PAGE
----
About This Item
- Full TextFull Text(subscription required)
- Pay-Per-View PurchasePay-Per-View
Purchase Options Explain
Share This Item
Crude oils and shale from the northern Denver basin were analyzed using organic geochemical techniques to determine oil-source-bed relations. Geochemical analyses show that, in general, Cretaceous oils are compositionally similar throughout the basin and are dissimilar to oil produced from the Permian Lyons Sandstone.
Shales were evaluated for source-rock potential based on quantity of contained organic matter, thermal maturity, and geochemical correlation with crude oils. These analyses showed that most of the Cretaceous oils have been derived from the Carlile Shale, Greenhorn Limestone, Graneros Shale, and Mowry Shale interval. These units have a maximum collective thickness of about 500 ft (152 m) and can be grouped together on the basis of similar geochemistry. The source bed for the Lyons oil has not been identified.
Regional geochemical study of the Carlile-Greenhorn-Graneros-Mowry interval shows that effective source beds are limited to the basin-axis area. Although shale samples from eastern Colorado and southwestern Nebraska are rich in organic matter, they are generally thermally immature. The presence of petroleum on the east flank of the basin and the limited geographic distribution of effective source beds indicate that extensive (perhaps 100 mi or 160 km) lateral migration has occurred.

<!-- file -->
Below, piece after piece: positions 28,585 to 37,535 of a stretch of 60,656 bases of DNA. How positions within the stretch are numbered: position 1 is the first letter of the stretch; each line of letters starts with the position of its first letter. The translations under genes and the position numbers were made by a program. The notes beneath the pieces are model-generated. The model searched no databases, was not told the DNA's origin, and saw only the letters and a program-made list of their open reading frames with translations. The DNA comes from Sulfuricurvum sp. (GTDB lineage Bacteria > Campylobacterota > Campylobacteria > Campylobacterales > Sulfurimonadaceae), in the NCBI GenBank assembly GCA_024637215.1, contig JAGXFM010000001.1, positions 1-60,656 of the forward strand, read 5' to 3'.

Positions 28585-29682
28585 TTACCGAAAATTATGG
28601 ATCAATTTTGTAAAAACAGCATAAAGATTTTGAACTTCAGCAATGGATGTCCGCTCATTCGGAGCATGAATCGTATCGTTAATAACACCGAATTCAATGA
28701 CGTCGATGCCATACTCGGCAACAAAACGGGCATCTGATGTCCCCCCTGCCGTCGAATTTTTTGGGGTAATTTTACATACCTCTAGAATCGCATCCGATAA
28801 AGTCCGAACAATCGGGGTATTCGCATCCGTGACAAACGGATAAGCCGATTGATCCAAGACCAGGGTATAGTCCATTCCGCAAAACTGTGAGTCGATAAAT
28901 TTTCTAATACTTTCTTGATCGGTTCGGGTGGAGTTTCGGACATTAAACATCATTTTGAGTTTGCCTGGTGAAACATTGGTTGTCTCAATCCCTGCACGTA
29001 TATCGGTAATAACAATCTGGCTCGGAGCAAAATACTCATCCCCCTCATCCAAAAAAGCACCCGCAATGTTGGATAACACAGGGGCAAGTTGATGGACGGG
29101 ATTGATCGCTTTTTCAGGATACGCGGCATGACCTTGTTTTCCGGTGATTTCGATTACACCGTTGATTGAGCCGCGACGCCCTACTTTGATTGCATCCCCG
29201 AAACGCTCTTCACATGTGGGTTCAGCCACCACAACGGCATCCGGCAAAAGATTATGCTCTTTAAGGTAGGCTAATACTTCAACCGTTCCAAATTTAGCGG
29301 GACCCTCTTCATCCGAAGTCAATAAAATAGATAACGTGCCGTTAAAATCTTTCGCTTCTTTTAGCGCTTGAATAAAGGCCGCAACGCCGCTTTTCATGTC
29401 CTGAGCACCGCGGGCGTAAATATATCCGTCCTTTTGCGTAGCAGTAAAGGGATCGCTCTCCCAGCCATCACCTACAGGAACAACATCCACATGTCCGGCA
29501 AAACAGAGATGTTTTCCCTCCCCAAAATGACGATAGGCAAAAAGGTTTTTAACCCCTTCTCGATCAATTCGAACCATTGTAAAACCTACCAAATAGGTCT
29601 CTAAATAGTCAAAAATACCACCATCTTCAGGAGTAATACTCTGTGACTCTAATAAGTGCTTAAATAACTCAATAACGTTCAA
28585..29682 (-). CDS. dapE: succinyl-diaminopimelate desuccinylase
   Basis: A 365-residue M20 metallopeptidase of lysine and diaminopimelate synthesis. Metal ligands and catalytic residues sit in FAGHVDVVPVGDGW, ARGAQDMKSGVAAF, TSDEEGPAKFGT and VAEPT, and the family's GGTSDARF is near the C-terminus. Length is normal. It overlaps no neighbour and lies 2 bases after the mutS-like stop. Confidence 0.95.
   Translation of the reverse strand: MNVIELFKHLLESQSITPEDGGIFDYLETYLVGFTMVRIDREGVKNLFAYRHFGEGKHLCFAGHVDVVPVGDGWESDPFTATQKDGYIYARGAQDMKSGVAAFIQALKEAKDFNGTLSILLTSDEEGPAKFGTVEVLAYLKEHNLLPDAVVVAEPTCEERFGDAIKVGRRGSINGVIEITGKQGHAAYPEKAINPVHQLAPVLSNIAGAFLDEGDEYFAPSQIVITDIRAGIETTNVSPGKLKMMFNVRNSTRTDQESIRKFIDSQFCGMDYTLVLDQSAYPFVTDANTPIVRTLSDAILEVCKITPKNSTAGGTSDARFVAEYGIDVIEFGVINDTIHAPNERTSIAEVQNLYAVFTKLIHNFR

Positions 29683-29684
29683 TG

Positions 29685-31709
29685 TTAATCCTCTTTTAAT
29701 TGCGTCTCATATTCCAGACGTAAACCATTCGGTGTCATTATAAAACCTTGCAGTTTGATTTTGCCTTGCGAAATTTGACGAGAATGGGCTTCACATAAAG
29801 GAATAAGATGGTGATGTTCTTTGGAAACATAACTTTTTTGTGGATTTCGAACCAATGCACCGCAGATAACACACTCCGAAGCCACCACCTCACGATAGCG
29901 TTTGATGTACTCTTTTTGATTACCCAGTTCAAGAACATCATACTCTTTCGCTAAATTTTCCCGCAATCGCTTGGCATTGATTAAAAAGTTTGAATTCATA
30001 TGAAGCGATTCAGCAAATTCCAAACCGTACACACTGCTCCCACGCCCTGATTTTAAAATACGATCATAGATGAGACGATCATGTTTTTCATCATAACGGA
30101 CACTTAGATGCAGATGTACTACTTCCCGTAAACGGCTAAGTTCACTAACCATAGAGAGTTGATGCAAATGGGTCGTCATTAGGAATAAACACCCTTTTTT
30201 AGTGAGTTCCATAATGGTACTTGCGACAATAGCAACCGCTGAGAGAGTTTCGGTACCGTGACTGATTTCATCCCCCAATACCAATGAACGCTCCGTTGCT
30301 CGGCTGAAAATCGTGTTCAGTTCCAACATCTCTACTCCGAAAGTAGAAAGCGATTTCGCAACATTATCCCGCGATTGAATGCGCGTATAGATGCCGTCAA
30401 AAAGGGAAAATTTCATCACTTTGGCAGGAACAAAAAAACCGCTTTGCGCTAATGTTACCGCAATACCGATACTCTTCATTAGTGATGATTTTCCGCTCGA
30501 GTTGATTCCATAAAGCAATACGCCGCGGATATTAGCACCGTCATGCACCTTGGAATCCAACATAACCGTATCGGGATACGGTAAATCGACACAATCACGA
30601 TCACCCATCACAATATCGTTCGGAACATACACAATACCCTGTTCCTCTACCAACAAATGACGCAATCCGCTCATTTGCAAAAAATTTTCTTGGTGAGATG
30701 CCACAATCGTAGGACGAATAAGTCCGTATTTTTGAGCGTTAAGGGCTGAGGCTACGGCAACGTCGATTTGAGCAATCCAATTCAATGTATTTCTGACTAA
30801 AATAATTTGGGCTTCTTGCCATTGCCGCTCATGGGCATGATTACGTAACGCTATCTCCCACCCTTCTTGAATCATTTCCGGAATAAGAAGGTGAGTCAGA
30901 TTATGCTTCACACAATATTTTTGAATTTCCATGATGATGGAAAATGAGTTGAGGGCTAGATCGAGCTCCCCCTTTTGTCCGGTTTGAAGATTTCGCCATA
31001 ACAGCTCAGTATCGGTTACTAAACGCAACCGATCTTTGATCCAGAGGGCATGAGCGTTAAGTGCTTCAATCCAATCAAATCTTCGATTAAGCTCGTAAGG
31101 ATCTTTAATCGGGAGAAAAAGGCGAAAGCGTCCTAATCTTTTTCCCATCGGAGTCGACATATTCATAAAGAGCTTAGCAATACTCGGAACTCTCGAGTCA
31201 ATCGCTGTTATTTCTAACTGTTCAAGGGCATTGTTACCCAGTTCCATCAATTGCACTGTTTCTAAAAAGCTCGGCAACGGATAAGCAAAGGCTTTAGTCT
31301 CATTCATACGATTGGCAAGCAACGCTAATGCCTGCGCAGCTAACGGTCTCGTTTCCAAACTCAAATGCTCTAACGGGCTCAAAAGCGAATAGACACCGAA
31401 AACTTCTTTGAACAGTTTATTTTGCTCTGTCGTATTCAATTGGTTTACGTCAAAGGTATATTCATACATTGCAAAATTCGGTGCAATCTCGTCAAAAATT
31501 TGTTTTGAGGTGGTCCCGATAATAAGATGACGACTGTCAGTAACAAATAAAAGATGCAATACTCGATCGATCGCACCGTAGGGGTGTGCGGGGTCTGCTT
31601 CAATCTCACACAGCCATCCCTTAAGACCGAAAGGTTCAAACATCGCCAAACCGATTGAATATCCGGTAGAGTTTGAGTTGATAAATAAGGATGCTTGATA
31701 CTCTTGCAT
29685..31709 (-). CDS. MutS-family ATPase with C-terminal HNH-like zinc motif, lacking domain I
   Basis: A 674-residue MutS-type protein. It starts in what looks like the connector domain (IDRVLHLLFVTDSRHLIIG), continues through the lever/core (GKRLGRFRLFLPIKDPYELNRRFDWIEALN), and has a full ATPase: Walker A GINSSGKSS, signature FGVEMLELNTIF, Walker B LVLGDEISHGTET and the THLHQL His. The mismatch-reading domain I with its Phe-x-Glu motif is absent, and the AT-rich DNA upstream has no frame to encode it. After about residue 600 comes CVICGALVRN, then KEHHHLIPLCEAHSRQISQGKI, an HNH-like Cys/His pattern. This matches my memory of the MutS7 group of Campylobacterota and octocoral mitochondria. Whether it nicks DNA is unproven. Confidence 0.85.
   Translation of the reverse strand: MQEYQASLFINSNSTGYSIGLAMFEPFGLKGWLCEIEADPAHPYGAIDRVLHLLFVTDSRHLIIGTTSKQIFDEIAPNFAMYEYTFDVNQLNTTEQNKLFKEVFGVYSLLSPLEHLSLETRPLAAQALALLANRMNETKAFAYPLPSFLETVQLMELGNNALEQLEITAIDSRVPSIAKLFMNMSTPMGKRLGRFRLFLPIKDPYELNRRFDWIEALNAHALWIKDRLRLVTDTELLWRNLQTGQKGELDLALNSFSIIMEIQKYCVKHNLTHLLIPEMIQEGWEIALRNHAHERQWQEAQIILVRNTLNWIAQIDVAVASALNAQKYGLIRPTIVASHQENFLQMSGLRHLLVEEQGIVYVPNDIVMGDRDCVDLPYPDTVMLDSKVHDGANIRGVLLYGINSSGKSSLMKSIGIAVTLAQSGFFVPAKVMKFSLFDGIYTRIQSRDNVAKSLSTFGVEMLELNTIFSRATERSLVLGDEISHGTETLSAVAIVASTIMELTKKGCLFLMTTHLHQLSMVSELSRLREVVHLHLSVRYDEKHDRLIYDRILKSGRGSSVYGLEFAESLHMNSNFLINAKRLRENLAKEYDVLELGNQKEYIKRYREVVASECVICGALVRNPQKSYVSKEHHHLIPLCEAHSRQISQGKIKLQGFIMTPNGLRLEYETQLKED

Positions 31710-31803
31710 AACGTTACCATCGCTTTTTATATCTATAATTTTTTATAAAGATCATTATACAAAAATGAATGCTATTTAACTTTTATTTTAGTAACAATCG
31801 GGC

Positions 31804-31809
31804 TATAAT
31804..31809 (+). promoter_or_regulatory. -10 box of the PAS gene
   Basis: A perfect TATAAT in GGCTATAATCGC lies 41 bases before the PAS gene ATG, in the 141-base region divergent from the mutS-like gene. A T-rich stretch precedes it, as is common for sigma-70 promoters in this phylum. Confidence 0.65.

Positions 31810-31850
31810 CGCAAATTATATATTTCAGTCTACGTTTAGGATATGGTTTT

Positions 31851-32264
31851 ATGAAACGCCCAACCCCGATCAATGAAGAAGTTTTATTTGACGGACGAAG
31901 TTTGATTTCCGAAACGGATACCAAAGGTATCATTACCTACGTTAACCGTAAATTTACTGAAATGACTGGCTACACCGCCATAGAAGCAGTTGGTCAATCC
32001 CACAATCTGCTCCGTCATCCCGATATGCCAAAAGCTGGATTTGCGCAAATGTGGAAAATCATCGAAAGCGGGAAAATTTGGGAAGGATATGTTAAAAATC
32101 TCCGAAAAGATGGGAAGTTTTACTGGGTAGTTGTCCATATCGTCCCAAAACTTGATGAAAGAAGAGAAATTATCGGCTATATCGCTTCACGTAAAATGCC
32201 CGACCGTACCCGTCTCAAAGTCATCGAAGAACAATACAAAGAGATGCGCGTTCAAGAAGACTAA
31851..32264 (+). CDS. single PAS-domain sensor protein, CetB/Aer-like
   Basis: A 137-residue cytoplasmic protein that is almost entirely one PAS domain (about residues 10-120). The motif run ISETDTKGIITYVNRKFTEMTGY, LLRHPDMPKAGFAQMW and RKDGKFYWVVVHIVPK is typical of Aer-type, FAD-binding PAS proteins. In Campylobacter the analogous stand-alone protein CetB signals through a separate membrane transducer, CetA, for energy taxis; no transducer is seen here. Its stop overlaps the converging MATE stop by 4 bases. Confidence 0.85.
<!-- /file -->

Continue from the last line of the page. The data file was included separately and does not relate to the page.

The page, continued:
Cretaceous oils in reservoirs in the Terry and Hygiene Sandstone Members of the Pierre Shale have probably undergone extensive vertical migration (about 2,500 ft or 762 m in the central Front Range area).
Pay-Per-View Purchase Options
The article is available through a document delivery service. Explain these Purchase Options.
|Watermarked PDF Document: $14
|Open PDF Document: $24
Members of AAPG receive access to the full AAPG Bulletin Archives as part of their membership. For more information, contact the AAPG Membership Department at [email protected].